DynIP is an embarrasingly-simple client and server purely for getting systematic updates of a client’s IP address.
How it works¶
The client is typically configured to run on a schedule basis using crontab or Windows Scheduled Tasks. When launched, the client sends a UDP datagram to the server, with it’s hostname in the data packet.
The server, when it receives the UDP datagram, opens a JSON file at the path specified in the
CLIENT_LOG_PATH. The server looks to see if the client name (the data portion of the packet) is already in the list of known addresses. If it is, it updates the record with the new IP address from the packet header and the current date and time. If it is new, it adds it to the dict of known hosts.
Either download the source tarball from PyPi and install with python setup.py install, or use easy_install or pip:
$ easy_install DynIP -or- $ pip install DynIP
First, build a configuration file to start from:
$ dynip-init [path for configuration file]
DynIP will create a configuration file at the path you specify.
To configure the server, copy or edit the .conf file and set the
client_log_path parameters in the
DynIP:Server section. Descriptions of each are in the .conf file.
Launching the Server¶
Start the server by typing:
$ dynipd [path to .conf file]
The server will endlessly listen for packets until it is killed (by pressing CTRL-C if you launched it in the foreground, or killing it by the PID if you launched it in the background).
Launching the Client¶
To launch the client and have it fire off a UDP packet, edit your .conf file, and modify the
server_port lines in the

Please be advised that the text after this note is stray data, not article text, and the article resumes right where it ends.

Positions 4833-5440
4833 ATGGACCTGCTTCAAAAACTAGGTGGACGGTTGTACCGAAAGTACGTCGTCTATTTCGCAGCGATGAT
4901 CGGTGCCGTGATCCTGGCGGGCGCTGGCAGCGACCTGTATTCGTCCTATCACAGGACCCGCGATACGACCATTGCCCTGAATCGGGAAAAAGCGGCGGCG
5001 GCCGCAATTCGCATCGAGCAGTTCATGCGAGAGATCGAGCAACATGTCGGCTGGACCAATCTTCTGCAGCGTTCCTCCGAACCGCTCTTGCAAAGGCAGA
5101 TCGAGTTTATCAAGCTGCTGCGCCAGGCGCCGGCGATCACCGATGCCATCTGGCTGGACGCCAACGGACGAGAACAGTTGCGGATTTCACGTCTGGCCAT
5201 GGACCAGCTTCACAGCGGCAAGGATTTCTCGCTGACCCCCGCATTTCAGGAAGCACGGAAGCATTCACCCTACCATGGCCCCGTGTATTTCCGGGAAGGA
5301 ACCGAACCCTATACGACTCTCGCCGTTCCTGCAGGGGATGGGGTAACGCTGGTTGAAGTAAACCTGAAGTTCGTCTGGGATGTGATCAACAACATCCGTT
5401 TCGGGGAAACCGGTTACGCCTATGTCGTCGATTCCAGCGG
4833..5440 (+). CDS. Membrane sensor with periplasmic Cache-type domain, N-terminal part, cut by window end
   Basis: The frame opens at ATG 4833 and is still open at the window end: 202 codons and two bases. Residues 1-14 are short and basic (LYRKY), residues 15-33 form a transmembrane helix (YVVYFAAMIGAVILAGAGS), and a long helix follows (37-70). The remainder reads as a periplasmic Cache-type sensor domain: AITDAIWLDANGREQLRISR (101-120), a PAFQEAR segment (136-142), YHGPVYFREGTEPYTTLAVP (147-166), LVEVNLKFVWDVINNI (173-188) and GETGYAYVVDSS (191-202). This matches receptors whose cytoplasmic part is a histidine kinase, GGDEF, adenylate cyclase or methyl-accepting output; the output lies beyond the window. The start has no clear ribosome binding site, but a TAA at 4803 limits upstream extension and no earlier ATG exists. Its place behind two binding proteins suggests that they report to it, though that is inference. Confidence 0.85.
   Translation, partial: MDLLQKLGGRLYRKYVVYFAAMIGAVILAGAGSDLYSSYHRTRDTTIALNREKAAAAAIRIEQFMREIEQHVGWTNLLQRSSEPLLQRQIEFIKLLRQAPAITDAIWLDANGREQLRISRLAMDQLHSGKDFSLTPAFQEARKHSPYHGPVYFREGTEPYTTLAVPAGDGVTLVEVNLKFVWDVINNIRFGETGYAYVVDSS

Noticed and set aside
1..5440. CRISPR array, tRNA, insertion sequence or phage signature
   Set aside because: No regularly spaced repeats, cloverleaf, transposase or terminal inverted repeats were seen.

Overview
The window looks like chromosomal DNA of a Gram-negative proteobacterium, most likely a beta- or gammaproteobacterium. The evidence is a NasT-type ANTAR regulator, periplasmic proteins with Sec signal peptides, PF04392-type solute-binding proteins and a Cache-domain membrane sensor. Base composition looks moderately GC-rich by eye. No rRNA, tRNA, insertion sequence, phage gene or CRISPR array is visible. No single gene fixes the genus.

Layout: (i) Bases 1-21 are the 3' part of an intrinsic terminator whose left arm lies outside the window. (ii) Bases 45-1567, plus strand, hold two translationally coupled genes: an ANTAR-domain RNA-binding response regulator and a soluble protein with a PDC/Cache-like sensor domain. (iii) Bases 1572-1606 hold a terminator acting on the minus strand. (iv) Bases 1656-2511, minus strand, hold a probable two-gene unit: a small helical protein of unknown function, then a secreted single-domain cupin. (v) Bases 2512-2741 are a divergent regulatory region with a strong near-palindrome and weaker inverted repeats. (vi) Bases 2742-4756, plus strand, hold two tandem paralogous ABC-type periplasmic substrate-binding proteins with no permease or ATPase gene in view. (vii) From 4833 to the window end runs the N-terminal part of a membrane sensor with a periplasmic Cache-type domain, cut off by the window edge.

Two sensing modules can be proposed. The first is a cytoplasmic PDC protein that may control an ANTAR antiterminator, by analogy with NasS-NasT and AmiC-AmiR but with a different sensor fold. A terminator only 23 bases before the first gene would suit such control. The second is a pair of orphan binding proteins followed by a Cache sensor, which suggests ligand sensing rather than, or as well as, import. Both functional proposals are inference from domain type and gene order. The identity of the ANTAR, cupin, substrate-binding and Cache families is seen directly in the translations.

DynIP:Client section. Descriptions of each are in the code.
Then launch the client by typing:
$ dynipc [path to .conf file]
The client will fire a single UDP packet to the server. The server will then save the hostname, ip address and date/time in the file specified in
client_log_path in the .conf file.
To enable verbose (INFO-level) logging, add -v to the command line when launching the server or client.
$ dynipd -v [path to .conf file] $ dynipc -v [path to .conf file]
To enable debug (DEBUG-level) logging, add –debug to the command line when launching the server or client.
$ dynipd --debug [path to .conf file] $ dynipc --debug [path to .conf file]
Both the server and client return usage information if you add –help or -h to the command line when invoking the client or server.
Why I Built It¶
I am about to go on an extended trip away from home, yet need to know the dynamic IP address that is assigned to my home cable router so that I can easily help my family remotely in case they need help with their computers. In order to do this, I need to know the IP address that my cable provider as assigned to my cable modem.
By installing the client on each of my computers at home and triggering the client to run every 5 minutes, the server will always keep a log of the most recent public IP address of the boundary device.
DynIP is licensed under the BSD License. See the LICENSE file.
A embarrisingly-simple server which listens for UDP packets and logs the data, the source IP address and time.
listen_loop(sock, client_data, client_log_path)[source]¶
A blocking loop that listens for UDP packets, logs them, and then waits for the next one. Exits when a KeyboardInterrupt is caught.
Listen for UDP packets and save the remote IP address and data to the file specified in
client_log_pathin the configuration file
Notes: This reads the entire JSON file in on each packet, so this is not suitable for any significant load or anything but a trivial number of clients.
A embarrisingly-simple client with sends UDP packets to the DynIP server.
Send a single UDP packet to the target server.
- destination_ip – IP address of the server
- destination_port (int) – Port number of the server